Need a trailer in Cuba? This man will build it from scrap metal.

Yosvany García, a former lathe operator, opened his open-air, tropical workshop in his backyard and uses material and components he finds in landfills.

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HAVANA — Despite an economic crisis in communist-run Cuba that forces the island to subsist with widespread shortages in almost every category, in the past few years Yosvany García and his three assistants have been building trailers for motorcycles and cars and successfully selling them for a profit.

It’s not uncommon to spot his brand, YGC, around Havana.

In the neighborhood of Alamar, in the outskirts of the country's capital city, Havana, García works with his three helpers — including his 78-year-old father. They work in a small yard with a dirt floor, three avocado trees and an ostensible slope. 

Because there are shortages of virtually all products in Cuba, García depends on occasional vendors and scrap metal he finds in landfills to build the trailers.

He begins each creation with a computer design, but what comes afterward is arduous. He and his workers organize a production line in the backyard. Using scrap metal and mostly hand tools, each worker is responsible for a different part of the production including cutting metal parts, shaping them, sanding them and welding them.

Alexander Garcia, Yosvany's father, one of his employees in the workshop, polishes the old plates that will make up the parts of a trailer.Roberto Leon / NBC News

García showed how, when he couldn't get a single metal sheet that was long enough to make up a seamless side of a trailer, he puts two smaller sheets side by side onto a material. Then, "with caulk, I seal the union so I don't have any water leaking through," he said.

His final products pass the technical tests required for similar products that come from well-known manufacturers, according to García.

There's an added benefit to that — García calculates he's helped rid the city of some 2.5 tons of metal by recycling them for trailer parts. 

He continues attracting clients because his prices are several thousands of dollars below the market value of trailers imported from overseas. 

So far, he has built over 30 trailers that are used for motorcycles and cars.

"These are all my original designs; I find a way of getting my lines out, from the smallest trailer which is the Colibrí for motorcycles," he said, to the bigger one for cars.

Yosvany Garcia welding the structure of a trailer.Roberto Leon / NBC News

García's business is a testament to the willingness of ordinary Cubans to develop products despite hard economic conditions and supply shortages. Cuba has been under tough U.S. economic sanctions for decades. That, coupled with a poorly managed, centrally planned economy, has left the island’s economy crippled with shortages, inflation and blackouts.

Since Cuba in 2021 allowed the creation of small and medium-sized enterprises (SMEs), often called mipymes in Spanish, Cubans have taken advantage and opened over 10,200 private businesses. The private sector, by some estimates, has replaced the state as the largest employer. But business owners still face challenges from the Cuban and U.S. governments.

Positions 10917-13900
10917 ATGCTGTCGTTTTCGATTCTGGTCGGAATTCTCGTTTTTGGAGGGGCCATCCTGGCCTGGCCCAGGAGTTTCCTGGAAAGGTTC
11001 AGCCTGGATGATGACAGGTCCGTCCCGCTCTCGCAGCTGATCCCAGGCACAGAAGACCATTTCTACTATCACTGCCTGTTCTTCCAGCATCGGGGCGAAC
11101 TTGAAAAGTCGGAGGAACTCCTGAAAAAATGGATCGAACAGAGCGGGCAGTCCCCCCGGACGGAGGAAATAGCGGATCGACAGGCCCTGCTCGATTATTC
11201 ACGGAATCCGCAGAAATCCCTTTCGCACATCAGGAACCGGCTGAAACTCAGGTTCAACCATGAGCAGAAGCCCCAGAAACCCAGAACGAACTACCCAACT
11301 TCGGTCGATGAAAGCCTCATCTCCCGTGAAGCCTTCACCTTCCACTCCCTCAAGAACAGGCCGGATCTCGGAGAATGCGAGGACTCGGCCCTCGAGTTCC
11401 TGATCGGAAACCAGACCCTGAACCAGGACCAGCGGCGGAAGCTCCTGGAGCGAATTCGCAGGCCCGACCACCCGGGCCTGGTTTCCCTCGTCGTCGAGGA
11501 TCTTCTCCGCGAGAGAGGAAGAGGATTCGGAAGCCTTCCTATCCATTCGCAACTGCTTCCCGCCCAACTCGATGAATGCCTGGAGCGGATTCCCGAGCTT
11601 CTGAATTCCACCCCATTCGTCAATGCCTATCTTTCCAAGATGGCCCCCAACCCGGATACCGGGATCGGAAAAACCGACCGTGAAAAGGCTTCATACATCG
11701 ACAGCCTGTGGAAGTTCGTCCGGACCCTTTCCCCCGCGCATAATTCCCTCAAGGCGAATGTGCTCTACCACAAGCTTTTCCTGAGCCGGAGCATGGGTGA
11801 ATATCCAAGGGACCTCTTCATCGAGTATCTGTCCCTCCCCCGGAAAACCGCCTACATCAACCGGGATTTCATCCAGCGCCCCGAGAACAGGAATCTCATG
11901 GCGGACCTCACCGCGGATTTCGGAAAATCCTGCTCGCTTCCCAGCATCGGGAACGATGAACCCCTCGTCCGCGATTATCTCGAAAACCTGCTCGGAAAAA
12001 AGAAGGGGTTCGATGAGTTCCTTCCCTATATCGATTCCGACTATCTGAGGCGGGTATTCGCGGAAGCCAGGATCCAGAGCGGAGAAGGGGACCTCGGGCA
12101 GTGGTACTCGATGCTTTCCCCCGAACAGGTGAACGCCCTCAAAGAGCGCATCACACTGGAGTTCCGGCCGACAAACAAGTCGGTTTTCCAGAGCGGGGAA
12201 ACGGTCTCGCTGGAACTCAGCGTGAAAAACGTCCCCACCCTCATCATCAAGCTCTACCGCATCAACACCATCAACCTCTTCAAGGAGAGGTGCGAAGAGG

García, 44, a former lathe operator, launched his trailer business in 2021 but has not registered it as a mipyme because he doesn't have enough workers or output. Instead, he is registered as a “cuentapropista,” which refers to someone who works on his own. It was a term used by the Cuban government to refer to private entrepreneurs in the 1990s — when the concept of a private sector was first introduced after decades of total state control.

In order to get started, García sold some modest possessions and, with a handful of pesos, opened his open-air, tropical workshop. 

Operating a business is challenging because of Cuban and U.S. regulations. Cuba limits the growth of businesses through regulations, like limiting companies to 100 employees and not allowing an individual to open more than one company.

In December, the government warned that it would review everything related to the private sector in order to correct “distortions” and stated it would create an institution to control this activity, though President Miguel Diaz Canel assured the public there was no crusade against “these nonstate economic actors.”

But small entrepreneurs also face hurdles navigating the world of U.S. sanctions. The Biden administration has not taken steps to allow Cuban entrepreneurs to open accounts in American banks after rumors swirled last fall they would.  

“What Cuba does have, in overabundance, are eager, young and well-educated men and women who are resilient, scrappy and willing to take business risks if given the opportunity,” said Gustavo Arnavat, a former U.S. government official who founded the “Cuba Foundation,” a nonprofit that promotes the development of Cuba’s private sector through philanthropy.

Two of the employees of Yosvany Garcia's workshop cover the structure of a trailer.Roberto Leon / NBC News

According to Arnavat, Cubans like García are proof of their choice for private initiative. He believes that it would be in the best interests of the U.S. to contribute to investments that foster Cuba’s emerging private sector.

“We are not seizing the opportunity to be part of what is happening," Arnavat said.  

Despite the challenges, García is pushing through.

From the humble yard-turned-trailer factory, nothing seems to divert the Cuban entrepreneur from his dreams to create his own private business. 

“With this company I will carry out all my dreams and projects as an entrepreneur,” he told NBC News on a recent sunny afternoon in his backyard.

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